Author: Caitriona McCartney
Publisher: Boydell & Brewer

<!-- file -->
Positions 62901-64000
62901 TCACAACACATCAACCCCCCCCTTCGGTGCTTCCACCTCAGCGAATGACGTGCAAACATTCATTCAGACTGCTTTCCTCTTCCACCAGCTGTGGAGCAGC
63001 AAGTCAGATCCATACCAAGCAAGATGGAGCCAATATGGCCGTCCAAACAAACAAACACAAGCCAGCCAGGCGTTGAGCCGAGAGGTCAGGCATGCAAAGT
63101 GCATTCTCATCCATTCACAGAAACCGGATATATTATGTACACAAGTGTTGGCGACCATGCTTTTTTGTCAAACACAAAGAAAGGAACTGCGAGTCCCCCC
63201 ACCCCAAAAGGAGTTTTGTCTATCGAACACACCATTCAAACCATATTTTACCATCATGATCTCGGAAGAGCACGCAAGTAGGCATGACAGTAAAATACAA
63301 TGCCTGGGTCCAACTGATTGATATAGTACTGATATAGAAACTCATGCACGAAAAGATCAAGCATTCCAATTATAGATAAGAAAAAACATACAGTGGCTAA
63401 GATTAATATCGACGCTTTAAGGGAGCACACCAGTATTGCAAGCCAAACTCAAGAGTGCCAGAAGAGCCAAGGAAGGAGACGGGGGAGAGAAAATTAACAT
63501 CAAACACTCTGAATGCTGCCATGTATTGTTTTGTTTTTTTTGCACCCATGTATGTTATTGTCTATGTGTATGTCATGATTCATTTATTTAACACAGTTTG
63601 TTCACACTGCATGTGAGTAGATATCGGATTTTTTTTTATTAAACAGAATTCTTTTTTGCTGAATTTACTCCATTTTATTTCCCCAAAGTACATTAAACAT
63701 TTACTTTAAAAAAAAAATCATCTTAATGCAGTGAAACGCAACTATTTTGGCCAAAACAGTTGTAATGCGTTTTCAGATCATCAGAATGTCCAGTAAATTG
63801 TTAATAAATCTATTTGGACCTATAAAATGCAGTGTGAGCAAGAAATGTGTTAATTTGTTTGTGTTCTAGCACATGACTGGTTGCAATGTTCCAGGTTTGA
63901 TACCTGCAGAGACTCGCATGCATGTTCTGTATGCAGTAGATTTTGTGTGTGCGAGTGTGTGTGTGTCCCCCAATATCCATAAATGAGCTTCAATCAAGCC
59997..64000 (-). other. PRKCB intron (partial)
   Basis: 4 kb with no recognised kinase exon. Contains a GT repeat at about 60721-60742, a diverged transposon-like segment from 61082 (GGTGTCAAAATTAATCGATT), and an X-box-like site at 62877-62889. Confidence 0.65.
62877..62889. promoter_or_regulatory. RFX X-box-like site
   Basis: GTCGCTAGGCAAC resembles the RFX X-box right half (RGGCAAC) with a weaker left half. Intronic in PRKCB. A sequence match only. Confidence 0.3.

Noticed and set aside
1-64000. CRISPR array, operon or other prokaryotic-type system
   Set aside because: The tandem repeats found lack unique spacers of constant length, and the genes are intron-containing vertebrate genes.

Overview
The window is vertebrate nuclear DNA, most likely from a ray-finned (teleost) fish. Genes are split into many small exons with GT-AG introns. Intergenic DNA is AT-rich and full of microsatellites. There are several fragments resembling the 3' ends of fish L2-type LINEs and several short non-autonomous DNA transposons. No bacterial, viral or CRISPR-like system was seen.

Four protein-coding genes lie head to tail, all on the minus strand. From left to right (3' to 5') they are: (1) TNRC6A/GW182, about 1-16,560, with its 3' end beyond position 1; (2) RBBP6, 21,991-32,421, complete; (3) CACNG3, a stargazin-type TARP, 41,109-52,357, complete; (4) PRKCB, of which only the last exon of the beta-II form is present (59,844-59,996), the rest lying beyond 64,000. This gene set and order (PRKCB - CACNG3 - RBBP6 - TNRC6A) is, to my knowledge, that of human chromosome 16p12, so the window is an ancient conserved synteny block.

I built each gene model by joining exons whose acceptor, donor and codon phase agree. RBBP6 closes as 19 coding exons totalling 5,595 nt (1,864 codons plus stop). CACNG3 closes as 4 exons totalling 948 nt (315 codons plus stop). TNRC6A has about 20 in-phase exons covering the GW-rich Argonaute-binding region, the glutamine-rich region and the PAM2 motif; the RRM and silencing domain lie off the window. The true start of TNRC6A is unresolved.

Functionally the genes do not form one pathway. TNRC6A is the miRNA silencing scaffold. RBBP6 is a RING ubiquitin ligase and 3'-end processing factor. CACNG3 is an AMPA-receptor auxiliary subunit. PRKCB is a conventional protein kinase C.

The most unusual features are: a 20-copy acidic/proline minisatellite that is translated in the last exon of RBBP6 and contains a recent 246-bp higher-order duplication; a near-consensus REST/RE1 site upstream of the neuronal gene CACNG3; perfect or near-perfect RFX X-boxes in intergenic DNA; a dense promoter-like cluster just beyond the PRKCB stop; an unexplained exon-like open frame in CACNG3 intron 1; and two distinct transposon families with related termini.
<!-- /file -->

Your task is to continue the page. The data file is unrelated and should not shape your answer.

Demonstrates the vital role Sunday schools played in forming and sustaining faith before, during, and after the Frist World War for British populations both at home and abroad. Sunday schools were an important part of the religious landscape of twentieth-century Britain and they were widely attended by much of the British population. The Sunday School Movement in Britain argues that the schools played a vital role in forming and sustaining the faith of those who lived and served during the First World War. Moreover, the volume contends that the conflict did not cause the schools to decline and proposes that decline instead set in much earlier in the twentieth century. The book also questions the perception that the schools were ineffective tools of religious socialisation and examines the continued attempts of the Sunday school movement to professionalise and improve their efforts. Thus, the involvement of the movement with the World's Sunday School Association is revealed to be part of the wider developing international ecumenical community during the twentieth century. Drawing together under-utilised material from archives and newspapers in national and local collections, The Sunday School Movement in Britain presents a history of the schools demonstrating their lasting significance in the religious life of the nation and, by extension, the enduring importance of Christianity in Britain during the first half of the twentieth century.